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Monday, May 21, 2012 3:51 PM | CCSVI Alliance Volg link

Since its inception, CCSVI Alliance has been dedicated to educating patients with research based information about CCSVI.  Our website provides the tools for patients to advocate for themselves. 

  • We established a research database of peer reviewed, published articles on CCSVI (both positive and negative)  here  
  • our science writer summarizes the current research in a meta-analysis here
  • the “Helping Yourself” section provides the necessary information to seek CCSVI treatment here
  • and an “Aftercare Program” here
  • treatment and efficacy are discussed here  
  • treatment risks are discussed here
  • informative interviews with medical professionals from the endovascular and neurological communities here  and on the “Home Page”  here

Our website and educational programs encourage patients to discuss the potential risks and benefits of CCSVI treatment with doctors who are familiar with MS and the procedure, and the FDA safety alert issued last week makes similar points.  

 

The FDA alert has increased public awareness of CCSVI, and CCSVI Alliance was encouraged to see the responses to the alert from the various societies including the Society of Interventional Radiology here  the National Multiple Sclerosis Society here  and medical professionals including Dr. Barry Katzen here  and Dr. Robert Fox here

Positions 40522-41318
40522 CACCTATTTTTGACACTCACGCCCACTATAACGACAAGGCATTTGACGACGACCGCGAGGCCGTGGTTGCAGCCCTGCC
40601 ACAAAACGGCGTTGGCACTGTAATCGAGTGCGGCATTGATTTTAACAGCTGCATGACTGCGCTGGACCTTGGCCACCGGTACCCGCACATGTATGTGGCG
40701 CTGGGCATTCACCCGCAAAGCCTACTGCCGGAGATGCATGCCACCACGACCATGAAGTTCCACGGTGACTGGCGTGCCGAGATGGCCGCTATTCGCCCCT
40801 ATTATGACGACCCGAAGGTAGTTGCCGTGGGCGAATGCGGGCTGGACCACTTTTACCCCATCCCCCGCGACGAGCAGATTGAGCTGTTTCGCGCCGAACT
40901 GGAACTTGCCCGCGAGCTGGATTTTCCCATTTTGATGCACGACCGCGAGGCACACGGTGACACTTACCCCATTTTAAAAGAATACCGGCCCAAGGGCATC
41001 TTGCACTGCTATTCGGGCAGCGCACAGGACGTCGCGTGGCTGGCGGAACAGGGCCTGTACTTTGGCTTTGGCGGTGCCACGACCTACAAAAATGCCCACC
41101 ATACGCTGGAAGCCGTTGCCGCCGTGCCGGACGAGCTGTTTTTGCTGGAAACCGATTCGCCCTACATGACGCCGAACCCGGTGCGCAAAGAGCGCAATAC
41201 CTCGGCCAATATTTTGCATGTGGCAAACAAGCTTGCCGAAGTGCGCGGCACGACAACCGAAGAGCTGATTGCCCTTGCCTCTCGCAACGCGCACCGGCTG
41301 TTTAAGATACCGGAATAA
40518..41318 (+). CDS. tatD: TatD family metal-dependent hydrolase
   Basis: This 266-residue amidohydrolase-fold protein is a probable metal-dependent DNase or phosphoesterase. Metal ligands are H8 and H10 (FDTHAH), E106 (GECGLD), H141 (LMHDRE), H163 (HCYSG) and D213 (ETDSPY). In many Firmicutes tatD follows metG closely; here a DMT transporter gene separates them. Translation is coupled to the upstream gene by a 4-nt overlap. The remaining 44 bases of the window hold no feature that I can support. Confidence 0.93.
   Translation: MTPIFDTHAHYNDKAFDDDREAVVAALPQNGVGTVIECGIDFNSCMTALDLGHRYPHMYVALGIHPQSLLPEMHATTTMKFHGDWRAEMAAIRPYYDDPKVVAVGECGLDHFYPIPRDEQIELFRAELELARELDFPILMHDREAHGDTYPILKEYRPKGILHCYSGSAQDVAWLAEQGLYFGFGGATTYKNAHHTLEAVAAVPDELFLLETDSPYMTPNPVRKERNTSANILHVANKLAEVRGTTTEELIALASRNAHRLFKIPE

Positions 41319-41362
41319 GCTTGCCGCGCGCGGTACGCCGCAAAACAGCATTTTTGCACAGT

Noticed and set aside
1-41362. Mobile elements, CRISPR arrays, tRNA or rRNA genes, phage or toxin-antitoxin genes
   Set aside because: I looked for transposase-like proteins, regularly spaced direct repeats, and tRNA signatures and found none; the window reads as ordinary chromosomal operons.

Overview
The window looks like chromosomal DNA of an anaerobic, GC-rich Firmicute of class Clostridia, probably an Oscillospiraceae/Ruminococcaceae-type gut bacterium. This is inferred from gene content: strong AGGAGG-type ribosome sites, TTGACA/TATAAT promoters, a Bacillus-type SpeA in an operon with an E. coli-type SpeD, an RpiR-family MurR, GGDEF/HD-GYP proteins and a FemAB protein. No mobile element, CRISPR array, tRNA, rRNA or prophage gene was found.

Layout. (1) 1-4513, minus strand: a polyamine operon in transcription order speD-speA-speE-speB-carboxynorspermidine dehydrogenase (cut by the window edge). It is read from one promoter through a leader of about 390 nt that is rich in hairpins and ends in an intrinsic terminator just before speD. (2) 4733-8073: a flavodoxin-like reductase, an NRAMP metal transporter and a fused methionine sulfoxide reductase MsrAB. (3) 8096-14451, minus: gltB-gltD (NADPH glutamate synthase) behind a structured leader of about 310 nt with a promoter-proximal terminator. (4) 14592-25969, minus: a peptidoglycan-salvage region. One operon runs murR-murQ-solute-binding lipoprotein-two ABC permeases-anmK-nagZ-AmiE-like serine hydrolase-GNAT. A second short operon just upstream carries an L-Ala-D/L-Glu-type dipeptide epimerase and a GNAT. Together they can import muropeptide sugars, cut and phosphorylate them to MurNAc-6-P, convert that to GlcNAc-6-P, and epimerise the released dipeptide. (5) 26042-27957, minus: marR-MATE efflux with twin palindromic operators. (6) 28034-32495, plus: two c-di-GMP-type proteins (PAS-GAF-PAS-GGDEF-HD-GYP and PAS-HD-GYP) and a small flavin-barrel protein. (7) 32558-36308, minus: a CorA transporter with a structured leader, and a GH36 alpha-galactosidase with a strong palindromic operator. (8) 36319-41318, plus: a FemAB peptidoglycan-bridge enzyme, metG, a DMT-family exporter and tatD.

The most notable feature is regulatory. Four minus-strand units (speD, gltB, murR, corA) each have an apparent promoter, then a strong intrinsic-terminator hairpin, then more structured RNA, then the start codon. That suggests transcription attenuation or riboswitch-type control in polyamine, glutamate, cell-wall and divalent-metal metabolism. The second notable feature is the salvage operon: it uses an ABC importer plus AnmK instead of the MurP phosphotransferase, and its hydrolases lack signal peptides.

In order for the research to realize its full potential, doctors and scientists need to embrace the open exchange of knowledge.  It only makes sense that further investigations be a collaborative, multi-disciplinary effort.  As Scott Johnson, president and founder of the Myelin Repair Foundation, has said, “Medical research experts, like top scientists in all areas of high technology, must focus narrowly.  But this kind of ‘siloing’ is a distinct disadvantage when it comes to complex diseases like MS.  To solve multifaceted problems requires coordination among the most accomplished specialists in multiple disciplines.”

 

During the past week, the Alliance was offered the opportunity to open a dialogue with the FDA.  We are especially grateful to know that they consider our website an informative resource for the MS patient wanting to learn about CCSVI.  CCSVI Alliance concurs with the FDA’s objectives of promoting patient safety and further research into CCSVI.  

 

As stated in the FDA alert, investigators of clinical trials involving “off-label” use of devices will need to obtain the FDA’s Investigational Device Exemption (IDE).  If a device is not involved, FDA approval is not required (i.e. registries and/or diagnostic clinical trials). The FDA has oversight over device manufacturers and prohibits them from advertising any “off-label” use of devices.  The FDA does not have the same jurisdiction over physicians.  The general rule is that when physicians advertise their service, they must adequately and accurately describe the risks and benefits of a procedure in the advertisement.   The FDA encourages patients to make informed decisions by being alerted to the risks and benefits of medical procedures and pharmaceutical drugs.   

 

The Alliance will continue to advocate for the MS patient by supporting collaborative research and consensus as it relates to CCSVI.

 

Sharon Richardson, President